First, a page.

PMCID: PMC1598296  PMID: 435708
15.  Haemodialysis-triggered asthma. 
British Medical Journal  1978;2(6138):701.
PMCID: PMC1607390  PMID: 698677
16.  Cimetidine: prophylaxis against upper gastrointestinal haemorrhage after renal transplantation. 
British Medical Journal  1978;1(6110):398-400.
The incidence of upper gastrointestinal haemorrhage within four months of renal transplantation was studied in two groups of patients. Thirty patients who received prophylactic cimetidine suffered no episodes of upper gastrointestinal haemorrhage, while six of the 33 patients who did not receive cimetidine suffered haemorrhages and one of them died as a result. The difference between the groups was significant. The results suggest that the prophylactic use of cimetidine in patients receiving renal transplants is worth while.
PMCID: PMC1602961  PMID: 342062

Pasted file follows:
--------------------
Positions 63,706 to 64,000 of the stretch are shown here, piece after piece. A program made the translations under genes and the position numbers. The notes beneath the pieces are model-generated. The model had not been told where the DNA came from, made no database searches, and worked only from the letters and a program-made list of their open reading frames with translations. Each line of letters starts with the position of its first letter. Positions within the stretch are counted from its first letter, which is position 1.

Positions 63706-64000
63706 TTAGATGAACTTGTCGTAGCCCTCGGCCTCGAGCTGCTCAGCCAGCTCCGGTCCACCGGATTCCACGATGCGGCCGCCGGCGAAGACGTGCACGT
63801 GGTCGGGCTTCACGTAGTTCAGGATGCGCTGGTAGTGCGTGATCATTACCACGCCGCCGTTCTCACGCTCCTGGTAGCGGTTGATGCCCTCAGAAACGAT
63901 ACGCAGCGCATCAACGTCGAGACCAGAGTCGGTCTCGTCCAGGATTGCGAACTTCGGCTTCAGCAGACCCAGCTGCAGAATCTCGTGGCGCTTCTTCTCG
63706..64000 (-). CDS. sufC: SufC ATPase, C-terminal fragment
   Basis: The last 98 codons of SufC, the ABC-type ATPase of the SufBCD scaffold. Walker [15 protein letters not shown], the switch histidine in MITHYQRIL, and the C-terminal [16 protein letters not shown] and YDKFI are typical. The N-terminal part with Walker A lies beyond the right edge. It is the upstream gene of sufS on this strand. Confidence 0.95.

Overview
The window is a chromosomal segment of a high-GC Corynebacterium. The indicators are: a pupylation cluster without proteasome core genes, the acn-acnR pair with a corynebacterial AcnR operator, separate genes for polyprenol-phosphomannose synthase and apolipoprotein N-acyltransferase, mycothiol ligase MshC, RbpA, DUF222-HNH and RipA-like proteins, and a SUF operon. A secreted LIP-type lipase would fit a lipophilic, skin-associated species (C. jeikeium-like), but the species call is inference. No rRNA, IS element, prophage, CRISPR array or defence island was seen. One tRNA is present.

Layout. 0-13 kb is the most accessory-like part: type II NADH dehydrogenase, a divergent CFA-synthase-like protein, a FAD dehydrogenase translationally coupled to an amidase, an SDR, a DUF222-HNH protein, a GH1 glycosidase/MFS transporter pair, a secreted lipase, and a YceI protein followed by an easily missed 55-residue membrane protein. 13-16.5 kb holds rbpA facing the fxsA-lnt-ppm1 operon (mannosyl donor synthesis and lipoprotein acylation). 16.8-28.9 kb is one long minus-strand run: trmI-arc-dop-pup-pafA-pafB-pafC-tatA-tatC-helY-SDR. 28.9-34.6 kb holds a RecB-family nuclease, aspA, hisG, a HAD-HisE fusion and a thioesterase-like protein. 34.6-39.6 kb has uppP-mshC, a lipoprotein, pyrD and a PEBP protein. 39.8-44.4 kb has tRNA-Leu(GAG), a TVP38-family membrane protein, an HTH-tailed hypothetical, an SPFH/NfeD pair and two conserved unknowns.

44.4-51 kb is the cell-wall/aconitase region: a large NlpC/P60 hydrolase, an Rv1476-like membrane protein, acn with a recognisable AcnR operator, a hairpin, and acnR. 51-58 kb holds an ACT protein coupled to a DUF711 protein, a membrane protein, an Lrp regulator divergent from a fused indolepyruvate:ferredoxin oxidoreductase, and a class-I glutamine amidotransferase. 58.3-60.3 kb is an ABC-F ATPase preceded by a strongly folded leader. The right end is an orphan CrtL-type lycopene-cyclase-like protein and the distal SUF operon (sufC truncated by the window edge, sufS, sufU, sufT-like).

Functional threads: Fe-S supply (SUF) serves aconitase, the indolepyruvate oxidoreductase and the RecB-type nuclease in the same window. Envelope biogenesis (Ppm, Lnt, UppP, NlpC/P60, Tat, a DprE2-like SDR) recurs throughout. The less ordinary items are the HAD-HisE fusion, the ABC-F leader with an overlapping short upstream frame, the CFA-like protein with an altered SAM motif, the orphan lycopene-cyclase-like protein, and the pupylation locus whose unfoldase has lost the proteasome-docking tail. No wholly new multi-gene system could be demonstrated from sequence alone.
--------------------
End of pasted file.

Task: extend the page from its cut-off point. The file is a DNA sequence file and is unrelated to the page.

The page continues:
17.  Haemoperfusion with R-004 Amberlite resin for treating acute poisoning. 
British Medical Journal  1977;2(6100):1453-1456.
Eleven patients who had taken overdoses of barbiturates, glutethimide, tricyclic antidepressants, and chloroquine were treated by resin haemoperfusion using an R-004 haemoperfusion cartridge containing XAD-4 resin. All but one patient showed rapid clinical recovery and the drugs were cleared rapidly from the plasma. There were few complications. Resin haemoperfusion is more effective than dialysis and other perfusion methods, especially in poisoning with tricyclic antidepressants. Although haemoperfusion is expensive, it greatly reduces the length of the patient's stay in an intensive care unit and hence is cost-effective.
PMCID: PMC1632645  PMID: 589264
18.  Congenital thrombocytopenia and milk allergy. 
Archives of Disease in Childhood  1977;52(9):744-745.
PMCID: PMC1544737  PMID: 579081
19.  Growth and subculture of pathogenic T. pallidum (Nichols strain) in BHK-21 cultured tissue cells.